The Office of the Prosecutor of the International Criminal Court (ICC) will continue to study complaints filed against Philippine President Rodrigo Duterte despite the mercurial leader’s refusal to recognize the organization.
In its annual report of investigations released December 5, the office of ICC Prosecutor Fatou Bensouda said it will pursue the process of validating some 52 “communications” sent by Filipino individuals and groups, including the families of persons killed during sanctioned police operations.
The ICC prosecutor placed the Philippines under Phase 2 of its work program, a preliminary investigation to find whether it has jurisdiction over crimes cited in complaints against Duterte.
The study will include future allegations of crimes, said the ICC prosecutor.
The ICC said it is investigating crimes allegedly committed since July 1, 2016 when Duterte assumed the presidency.
Families of some of the thousands of victims of extra-judicial killings linked to Duterte’s “war on drugs” filed suit in August this year with the help of the church-organized volunteer group Rise Up for Rights and Life and the National Union of Lawyers of the Philippines (NUPL).
The ICC report “will give strength to families who have refused to be cowed by threats and insults and vilification from pursuing justice for their kin,” said Rise Up convenor Nardy Sabino.
Former Presidential Spokesman Harry Roque had dismissed the filing of charges by Rise Up families, claiming it would go nowhere.
“They know it is not an easy road and could take time but this is early vindication for those who stand their ground for truth and justice,” Sabino added.
Davao Death Squad
Early last year, lawyer Jude Sabio, counsel of retired police officer and self-confessed “Davao Death Squad member” Edgar Matobato, filed a case related to crimes allegedly done by Duterte during his long tenure as mayor of southern Philippines’s biggest city.
The ICC report’s contextual section cites Duterte’s stint as Davao City mayor, his pronouncements on the need to kill drug addicts and pushers and the deaths of some 1,000 suspects across those years.
Under his presidency, multilateral agencies like the United Nations, rights groups and a number of national governments have expressed concern about Duterte’s repeated incitement for state security forces to up the kill count in his drug war.
The Prosecutor said complaints filed with its office place the number of murders at 12,000. The Philippine National Police only claims agents killed less than 5,000 suspects, all acts of self defense.
Last week, a court in a northern Manila suburb convicted 3 police officers for the August 16, 2017 murder of 17-year-old Kian de los Santos.
Police claimed Kian was a drug courier who was shot while resisting arrest. But community security cameras caught police coming on Kian as he was having snacks, and as they dragged the unarmed youth through alleys. Forensic experts said they killed Kian on his knees; witnesses said they heard his pleas.
Kian’s murder happened around the time Duterte egged on police to “kill more” after a one-night bloodbath that killed more than 30 suspects in Bulacan, less than 50 kilometers north of the capital.
As early as October 2016, the ICC Prosecutor cautioned that those who incite the commission of crimes that fall under the Court’s jurisdiction could be liable, too.
Duterte refuses to recognize the ICC. The Philippines officially withdrew its membership, which dates back to Nov 1, 2011 on March 17 this year.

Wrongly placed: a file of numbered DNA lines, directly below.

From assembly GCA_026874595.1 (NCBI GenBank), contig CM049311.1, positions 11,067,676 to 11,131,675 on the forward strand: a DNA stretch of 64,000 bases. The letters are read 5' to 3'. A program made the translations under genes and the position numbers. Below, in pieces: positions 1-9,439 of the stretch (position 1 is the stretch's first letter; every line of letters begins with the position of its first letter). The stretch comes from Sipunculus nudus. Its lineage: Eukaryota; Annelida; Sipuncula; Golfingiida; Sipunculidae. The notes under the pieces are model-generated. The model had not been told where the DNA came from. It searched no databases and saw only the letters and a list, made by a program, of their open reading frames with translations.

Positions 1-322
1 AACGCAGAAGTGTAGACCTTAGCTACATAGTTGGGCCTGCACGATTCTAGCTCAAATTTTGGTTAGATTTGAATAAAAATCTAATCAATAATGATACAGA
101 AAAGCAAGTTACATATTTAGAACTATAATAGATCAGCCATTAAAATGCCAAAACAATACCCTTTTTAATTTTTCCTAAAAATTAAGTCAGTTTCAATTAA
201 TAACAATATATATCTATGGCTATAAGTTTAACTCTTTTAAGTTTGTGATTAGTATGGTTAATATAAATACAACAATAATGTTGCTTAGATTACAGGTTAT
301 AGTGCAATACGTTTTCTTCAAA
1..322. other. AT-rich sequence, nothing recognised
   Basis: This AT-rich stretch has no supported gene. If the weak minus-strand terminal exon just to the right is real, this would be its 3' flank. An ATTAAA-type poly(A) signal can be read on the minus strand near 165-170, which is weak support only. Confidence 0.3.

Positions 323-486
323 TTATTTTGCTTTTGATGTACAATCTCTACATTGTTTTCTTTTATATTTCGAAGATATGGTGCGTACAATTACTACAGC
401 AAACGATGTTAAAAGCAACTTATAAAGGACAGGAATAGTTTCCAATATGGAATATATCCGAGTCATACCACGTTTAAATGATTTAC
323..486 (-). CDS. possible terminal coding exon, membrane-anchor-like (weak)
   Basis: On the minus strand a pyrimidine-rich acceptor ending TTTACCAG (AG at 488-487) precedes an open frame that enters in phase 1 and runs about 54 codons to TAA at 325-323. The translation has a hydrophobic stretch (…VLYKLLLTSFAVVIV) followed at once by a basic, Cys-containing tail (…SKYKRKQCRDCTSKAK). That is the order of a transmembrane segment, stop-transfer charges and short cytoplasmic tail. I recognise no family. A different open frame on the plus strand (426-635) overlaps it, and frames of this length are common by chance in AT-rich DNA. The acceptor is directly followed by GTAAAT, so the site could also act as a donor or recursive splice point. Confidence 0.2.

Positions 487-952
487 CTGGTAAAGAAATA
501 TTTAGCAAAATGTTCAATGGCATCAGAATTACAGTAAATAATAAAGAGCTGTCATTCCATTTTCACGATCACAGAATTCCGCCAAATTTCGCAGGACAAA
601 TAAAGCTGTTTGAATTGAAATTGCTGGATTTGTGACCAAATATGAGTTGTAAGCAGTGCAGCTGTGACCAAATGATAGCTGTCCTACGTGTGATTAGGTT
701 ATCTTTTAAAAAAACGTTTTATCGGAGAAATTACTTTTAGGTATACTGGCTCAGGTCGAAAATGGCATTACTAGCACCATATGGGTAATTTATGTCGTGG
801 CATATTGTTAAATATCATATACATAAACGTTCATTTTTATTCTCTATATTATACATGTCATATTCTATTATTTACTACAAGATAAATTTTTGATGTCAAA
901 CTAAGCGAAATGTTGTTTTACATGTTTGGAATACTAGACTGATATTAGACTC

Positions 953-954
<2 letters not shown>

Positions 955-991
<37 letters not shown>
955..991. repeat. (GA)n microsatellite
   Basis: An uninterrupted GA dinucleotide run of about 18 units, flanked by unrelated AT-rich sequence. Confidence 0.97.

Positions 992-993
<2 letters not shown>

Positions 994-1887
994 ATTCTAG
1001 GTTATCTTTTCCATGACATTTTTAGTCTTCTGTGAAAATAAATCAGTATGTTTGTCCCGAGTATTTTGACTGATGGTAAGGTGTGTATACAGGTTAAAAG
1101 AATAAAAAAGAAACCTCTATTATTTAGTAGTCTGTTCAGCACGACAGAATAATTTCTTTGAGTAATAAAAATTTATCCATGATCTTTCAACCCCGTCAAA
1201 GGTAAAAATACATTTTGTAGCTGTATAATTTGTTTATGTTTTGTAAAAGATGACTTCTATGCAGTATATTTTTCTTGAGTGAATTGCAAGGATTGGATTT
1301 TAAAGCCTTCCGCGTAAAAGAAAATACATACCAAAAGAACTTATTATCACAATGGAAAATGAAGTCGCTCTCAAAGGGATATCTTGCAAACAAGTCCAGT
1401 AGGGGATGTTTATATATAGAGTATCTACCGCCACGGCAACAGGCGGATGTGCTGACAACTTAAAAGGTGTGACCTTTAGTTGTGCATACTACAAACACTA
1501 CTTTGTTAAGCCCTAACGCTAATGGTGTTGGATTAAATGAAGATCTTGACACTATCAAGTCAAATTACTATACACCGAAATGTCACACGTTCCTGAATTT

“In accordance with article 127, the Philippines’ withdrawal will become effective one year after this date. The Court retains jurisdiction with respect to alleged crimes that have occurred on the territory of the Philippines during the period when it was a State Party to the Statute,” the Prosecutor stressed.
It said its preliminary examination “focuses on allegations that President Duterte and other senior government officials promoted and encouraged the killing of suspected or purported drug users and/or dealers, and in such context, members of PNP forces and private individuals (such as vigilante groups) have carried out thousands of killings throughout the Philippines and in particular in the Metro Manila area.”
Edre Olalia, NUPL president, said the ICC report means “Duterte still faces potential liability before the ICC anytime despite the self-serving and arguably dubious withdrawal by the Philippine government last March, obviously to escape accountability.”
The report said “most of the victims have been young men, especially from urban areas and poorer backgrounds, who were suspected of having some involvement in crime- or drug-related activities.” It also noted that the dead include local officials linked to drug trafficking and “over 70 persons aged 18 and under” … “including 5 alleged cases where the victims were 7-years-old or younger.”
The report said that Bensouda’s office “has continued to gather, receive and review information available from a wide range of sources on the crimes allegedly committed in the context of the ‘war on drugs’,” and “subjected such information to rigorous source evaluation, including assessment of reliability of sources and credibility of information received.”
“The Office has focused on recording, on an ongoing basis, relevant alleged incidents and examining the circumstances in which such incidents reportedly occurred and particular key features, such as in relation to the profile of alleged victims, the identity of the perpetrators and modus operandi employed,” and “has also engaged and consulted with relevant stakeholders, including by holding meetings at the seat of the Court” even as it “has further closely followed relevant developments in the Philippines and will continue to do so."
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